In 1956 doctors diagnosed Franklin with ovarian cancer. Franklin continued her work intermittently between chemotherapy and surgical treatment. In 1957 the Brussels World's Fair committee asked Franklin to create virus molecule models to feature prominently in the virus exhibition at the fair. The Royal Society of London and the Royal Institution of Great Britain also asked Franklin to contribute exhibits on her work. Franklin began to study poliovirus in October 1957 and continued working on both polio and TMV until she checked into a London hospital just before she died on 16 April 1958.

Four years after Franklin's death, Watson, Crick, and Wilkins received the Nobel Prize in Physiology or Medicine for their work with DNA. Only Crick mentioned Franklin's contributions in his Nobel Prize speech. As a rule, Nobel Prizes are not awarded posthumously, but many people later contended that had Franklin been alive, she also would have been awarded a Nobel Prize.


  1. Bernal, John D. "Dr. Rosalind E. Franklin." Nature 182 (1958): 154.
  2. Franklin, Rosalind E. "The Interpretation of Diffuse X-Ray Diagrams of Carbon." Acta Crystallographica 3 (1950): 107–21.
  3. Franklin, Rosalind E. "Crystallite Growth in Graphitizing and Non-Graphitizing Carbons." Proceedings of the Royal Society of London. Series A. Mathematical and Physical Sciences 209: (1951): 196–218." (Accessed November 4, 2013).
  4. Franklin, Rosalind E. "The Structure of Graphitic Carbons." Acta Crystallographica 4 (1951): 253–61.
  5. Franklin, Rosalind E., and Raymond G. Gosling. "Molecular Configuration in Sodium Thymonucleate." Nature 171 (1953): 740–1. (Accessed November 4, 2013).
  6. Franklin, Rosalind E., and Raymond G. Gosling. "The Structure of Sodium Thymonucleate Fibres. I. The Influence of Water Content." Acta Crystallographica 6 (1953): 673–7.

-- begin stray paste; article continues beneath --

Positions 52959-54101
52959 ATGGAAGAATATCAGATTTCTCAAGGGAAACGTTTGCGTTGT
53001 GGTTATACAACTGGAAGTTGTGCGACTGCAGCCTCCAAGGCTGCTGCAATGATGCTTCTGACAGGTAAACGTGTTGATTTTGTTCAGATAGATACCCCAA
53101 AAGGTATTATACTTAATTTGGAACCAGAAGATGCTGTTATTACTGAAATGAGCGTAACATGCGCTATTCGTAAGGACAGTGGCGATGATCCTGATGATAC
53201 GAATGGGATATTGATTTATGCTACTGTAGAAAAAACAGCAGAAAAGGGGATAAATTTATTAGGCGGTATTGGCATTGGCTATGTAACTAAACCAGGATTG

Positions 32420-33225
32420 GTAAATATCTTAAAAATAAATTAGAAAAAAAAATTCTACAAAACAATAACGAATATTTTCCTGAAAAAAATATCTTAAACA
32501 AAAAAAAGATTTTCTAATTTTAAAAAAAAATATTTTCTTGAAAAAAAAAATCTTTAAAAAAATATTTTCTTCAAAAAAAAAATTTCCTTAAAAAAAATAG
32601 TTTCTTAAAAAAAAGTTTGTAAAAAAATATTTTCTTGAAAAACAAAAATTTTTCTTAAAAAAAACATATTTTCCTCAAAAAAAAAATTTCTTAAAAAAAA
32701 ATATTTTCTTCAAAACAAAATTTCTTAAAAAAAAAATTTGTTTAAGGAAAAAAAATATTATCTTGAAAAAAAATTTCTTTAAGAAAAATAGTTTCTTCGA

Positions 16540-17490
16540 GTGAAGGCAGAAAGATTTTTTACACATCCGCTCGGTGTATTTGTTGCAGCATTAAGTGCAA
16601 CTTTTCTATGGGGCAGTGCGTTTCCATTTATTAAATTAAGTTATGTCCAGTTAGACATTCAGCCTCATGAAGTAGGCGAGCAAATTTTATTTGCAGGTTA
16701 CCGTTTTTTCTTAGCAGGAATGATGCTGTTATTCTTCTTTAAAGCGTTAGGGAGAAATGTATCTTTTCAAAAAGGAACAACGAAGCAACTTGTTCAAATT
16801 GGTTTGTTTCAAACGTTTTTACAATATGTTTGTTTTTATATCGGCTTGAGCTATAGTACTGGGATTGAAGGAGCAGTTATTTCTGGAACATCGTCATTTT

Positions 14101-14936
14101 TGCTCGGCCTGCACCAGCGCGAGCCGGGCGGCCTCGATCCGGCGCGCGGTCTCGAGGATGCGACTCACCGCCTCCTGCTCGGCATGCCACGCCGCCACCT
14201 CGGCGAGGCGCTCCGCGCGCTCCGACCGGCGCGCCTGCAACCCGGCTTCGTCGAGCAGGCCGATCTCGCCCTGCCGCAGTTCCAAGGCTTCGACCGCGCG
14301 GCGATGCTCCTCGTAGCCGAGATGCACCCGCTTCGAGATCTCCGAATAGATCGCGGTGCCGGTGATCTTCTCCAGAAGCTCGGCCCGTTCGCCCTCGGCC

7. Franklin, Rosalind E., and Raymond G. Gosling. "Evidence for 2-Chain Helix in Crystalline Structure of Sodium Deoxyribonucleate." Nature 172 (1953): 156–7.
  8. Maddox, Brenda. "Franklin, Rosalind Elsie." Complete Dictionary of Scientific Biography 21: 65–9.
  9. Maddox, Brenda. Rosalind Franklin: The Dark Lady of DNA. New York: HarperCollins, 2002.
  10. Maddox, Brenda. "The Double Helix and the 'Wronged Heroine'." Nature 421 (2003): 407–8.
  11. McGrayne, Sharon B. "Rosalind Elsie Franklin." In Nobel Prize Women in Science: Their Loves, Struggles, and Momentous Discoveries, 303–31. Washington DC: Joseph Henry Press, 2001.
  12. Olby, Robert. "Franklin, Rosalind Elsie." Complete Dictionary of Scientific Biography 5: 139–42.
  13. Sayre, Anne. Rosalind Franklin and DNA. New York: W. W. Norton, 1975.
  14. Watson, James D., and Francis H. C. Crick. "A Structure for Deoxyribose Nucleic Acid." Nature 171 (1953): 737–8. (Accessed November 4, 2013).
  15. Watson, James D. The Double Helix: A Personal Account of the Discovery of the Structure of DNA. Ed. Gunther S. Stent. New York: W. W. Norton, 1980.
  16. Wilkins, Maurice H. F., Alexander R. Stokes, and Herbert R. Wilson. "Molecular Structure of Deoxypentose Nucleic Acids." Nature 171 (1953): 738–40.

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O'Connell, Lindsey, "Rosalind Elsie Franklin (1920-1958)". Embryo Project Encyclopedia (2013-11-17). ISSN: 1940-5030

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Crystallography; DNA; X-ray crystallography; Molecular genetics; Franklin, Rosalind, 1920-1958; Molecular biology; X-ray crystallography; Embryological development; Norrish, Ronald George Wreyford, 1897-1978; Crystallographers; Chromosomes; Nucleotide sequence; Nucleic acids; Tobacco mosaic virus; People